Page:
The Bing Crosby National Pro-Amateur, better known as the Crosby Clambake, was founded in 1937 by entertainer Bing Crosby as a casual pro-am event at Rancho Santa Fe Country Club near San Diego. It became one of the biggest events on the PGA Tour’s West Coast swing. In 1947, Crosby moved the Clambake north to the Monterey Peninsula, where it was played at Pebble Beach, Cypress Point, and Monterey Peninsula Country Club.

Cypress Point was part of the tournament’s rotation from 1947 through 1990. The scenic, cliffside course was a major draw for pros and celebrity amateurs at the Crosby Clambake. However, the club ended its affiliation with the tournament in 1991 due to controversy over its membership policies.

In 1956, Cypress Point hosted an impromptu exhibition match just before Crosby Clambake. Dubbed “The Match,” it pitted top pros Ben Hogan and Byron Nelson against elite amateurs Ken Venturi and Harvie Ward in an epic showdown. Hogan and Nelson narrowly defeated the upstart amateurs in front of a large gallery assembled as the round progressed, as word spread at the nearby Crosby tournament. The event generated such buzz that it is considered one of golf’s seminal exhibitions and helped mark the turning point when professional golfers began to overtake amateurs in stature and public acclaim. You can read the whole story in Mark Frost’s book “The Match” or our summary in “Cypress Showdown.”

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Cypress Point Today

Cypress Point remains one of the most exclusive and coveted golf experiences in the world. While the club keeps its membership strictly limited to around 250 distinguished members, its reputation and mystique continue to captivate golfers globally. Getting an invitation to play Cypress Point is considered the ultimate badge of honor in golf circles.

Cypress Point has hosted several prestigious amateur golf events, most notably the Walker Cup in 1981, and is scheduled to host again in 2025.  Most recently, Cypress Point hosted the Cypress Point Classic collegiate event in 2023.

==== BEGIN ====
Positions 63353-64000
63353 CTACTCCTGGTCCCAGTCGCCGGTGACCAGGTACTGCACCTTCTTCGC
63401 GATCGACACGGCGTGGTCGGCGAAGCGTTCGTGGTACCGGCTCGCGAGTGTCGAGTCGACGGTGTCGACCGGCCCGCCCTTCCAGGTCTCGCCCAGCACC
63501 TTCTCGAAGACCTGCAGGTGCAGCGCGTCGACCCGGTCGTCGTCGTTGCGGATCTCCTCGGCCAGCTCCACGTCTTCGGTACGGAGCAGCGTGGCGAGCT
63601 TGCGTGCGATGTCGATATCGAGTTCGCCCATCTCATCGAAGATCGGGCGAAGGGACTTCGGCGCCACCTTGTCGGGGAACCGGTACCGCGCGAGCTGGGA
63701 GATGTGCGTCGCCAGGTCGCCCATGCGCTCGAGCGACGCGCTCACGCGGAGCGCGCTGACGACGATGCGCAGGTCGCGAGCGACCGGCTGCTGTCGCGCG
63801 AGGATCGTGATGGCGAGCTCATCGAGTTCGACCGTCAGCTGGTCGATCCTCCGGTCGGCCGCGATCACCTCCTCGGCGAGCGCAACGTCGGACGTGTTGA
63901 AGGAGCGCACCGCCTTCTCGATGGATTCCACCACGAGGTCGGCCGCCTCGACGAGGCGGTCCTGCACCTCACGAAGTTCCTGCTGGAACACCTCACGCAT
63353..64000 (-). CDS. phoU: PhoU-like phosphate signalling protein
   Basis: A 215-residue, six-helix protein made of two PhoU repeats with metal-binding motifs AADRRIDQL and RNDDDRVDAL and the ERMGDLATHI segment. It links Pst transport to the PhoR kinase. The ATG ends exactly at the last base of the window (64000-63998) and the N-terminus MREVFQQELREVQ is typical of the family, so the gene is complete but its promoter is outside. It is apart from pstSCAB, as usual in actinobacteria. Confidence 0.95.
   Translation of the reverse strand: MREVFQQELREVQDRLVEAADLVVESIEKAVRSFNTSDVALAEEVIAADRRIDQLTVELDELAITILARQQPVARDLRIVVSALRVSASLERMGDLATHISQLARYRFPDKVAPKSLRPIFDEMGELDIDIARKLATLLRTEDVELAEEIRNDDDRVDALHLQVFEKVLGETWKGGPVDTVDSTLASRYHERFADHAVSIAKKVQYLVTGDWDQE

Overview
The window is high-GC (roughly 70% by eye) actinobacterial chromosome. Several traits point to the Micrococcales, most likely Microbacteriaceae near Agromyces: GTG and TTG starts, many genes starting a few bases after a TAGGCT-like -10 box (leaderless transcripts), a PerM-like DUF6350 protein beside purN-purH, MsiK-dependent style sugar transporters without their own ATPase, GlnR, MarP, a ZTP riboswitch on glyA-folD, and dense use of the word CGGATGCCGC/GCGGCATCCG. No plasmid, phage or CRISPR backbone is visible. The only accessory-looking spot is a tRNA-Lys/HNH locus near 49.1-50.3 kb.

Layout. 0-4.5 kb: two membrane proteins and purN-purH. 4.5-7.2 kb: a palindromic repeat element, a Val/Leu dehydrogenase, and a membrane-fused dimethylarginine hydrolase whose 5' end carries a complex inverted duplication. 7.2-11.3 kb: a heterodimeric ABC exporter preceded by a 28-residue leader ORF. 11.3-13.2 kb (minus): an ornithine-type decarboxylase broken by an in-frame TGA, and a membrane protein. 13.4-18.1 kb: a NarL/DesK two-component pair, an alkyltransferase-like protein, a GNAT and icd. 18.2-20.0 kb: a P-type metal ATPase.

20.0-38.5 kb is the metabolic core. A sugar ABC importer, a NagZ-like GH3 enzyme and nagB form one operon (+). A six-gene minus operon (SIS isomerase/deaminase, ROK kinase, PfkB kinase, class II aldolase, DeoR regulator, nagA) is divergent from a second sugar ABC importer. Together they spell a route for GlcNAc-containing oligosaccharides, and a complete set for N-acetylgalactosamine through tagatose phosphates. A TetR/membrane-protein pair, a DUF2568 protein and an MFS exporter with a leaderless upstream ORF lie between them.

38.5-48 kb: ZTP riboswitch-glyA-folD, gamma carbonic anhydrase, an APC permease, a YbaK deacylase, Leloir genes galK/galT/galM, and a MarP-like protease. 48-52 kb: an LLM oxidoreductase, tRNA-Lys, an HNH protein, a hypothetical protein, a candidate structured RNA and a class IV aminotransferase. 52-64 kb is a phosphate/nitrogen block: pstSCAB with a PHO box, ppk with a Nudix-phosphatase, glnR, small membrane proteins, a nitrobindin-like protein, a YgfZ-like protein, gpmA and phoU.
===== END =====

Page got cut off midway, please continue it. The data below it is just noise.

The course itself continues to rank as one of the top 3 in the world year after year. Its iconic par-3 16th hole overlooking the Pacific and closing stretch along the oceanside cliffs are viewed as some of the most spectacular in the game. Under the stewardship of current golf professional Casey Reamer, Cypress Point maintains its founder’s vision of fast-paced walking golf with caddies. The strategic design by Alister MacKenzie has stood the test of time with only minor updates, letting the majestic seaside terrain take center stage.

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Further Reading

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Alister McKenzie’s Cypress Point Club
by Geoff Shackleford

Summary: Alister MacKenzie’s Cypress Point Club, by Geoff Shackelford, is a biography of both the creation and the creator of this legendary and elusive layout. Typical of Shackelford’s work, the book is richly detailed and painstakingly assembled. Remarkable vintage photographs and insightful text not only take you back to the 1920s, they take you through the mental and physical process that went into developing each and every hole — including the spectacular 16th, arguably the most famous hole in the world.

Throughout the world, few golf courses are as revered as California’s Cypress Point Club — not just for its breath-taking beauty but for its architectural significance. Located on the Monterey Peninsula along the white sands and steep cliffs that border the Pacific Ocean, the beauty of Cypress Point is the equal of its more famous neighbor Pebble Beach. Unlike Pebble, however, the history of Cypress Point has been relatively unknown. That is, until now.

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Sand and Golf
by George Waters

Summary: “Sand and Golf” explores how sandy terrain uniquely suits golf, studying similarities and differences between courses worldwide with sandy features. It examines all aspects of the relationship between sand and golf, from the sport’s origins in Scottish coastal dunes to its global spread onto sandy sites. Written by golf architect George Waters with a preface by renowned designer Tom Doak, it details through examples and illustrations why firm, rugged, windy sandy terrain makes creative shot-making integral to the game. The book appeals to knowledgeable golfers interested in course design and architecture, analyzing the art and science behind why golf belongs on sand.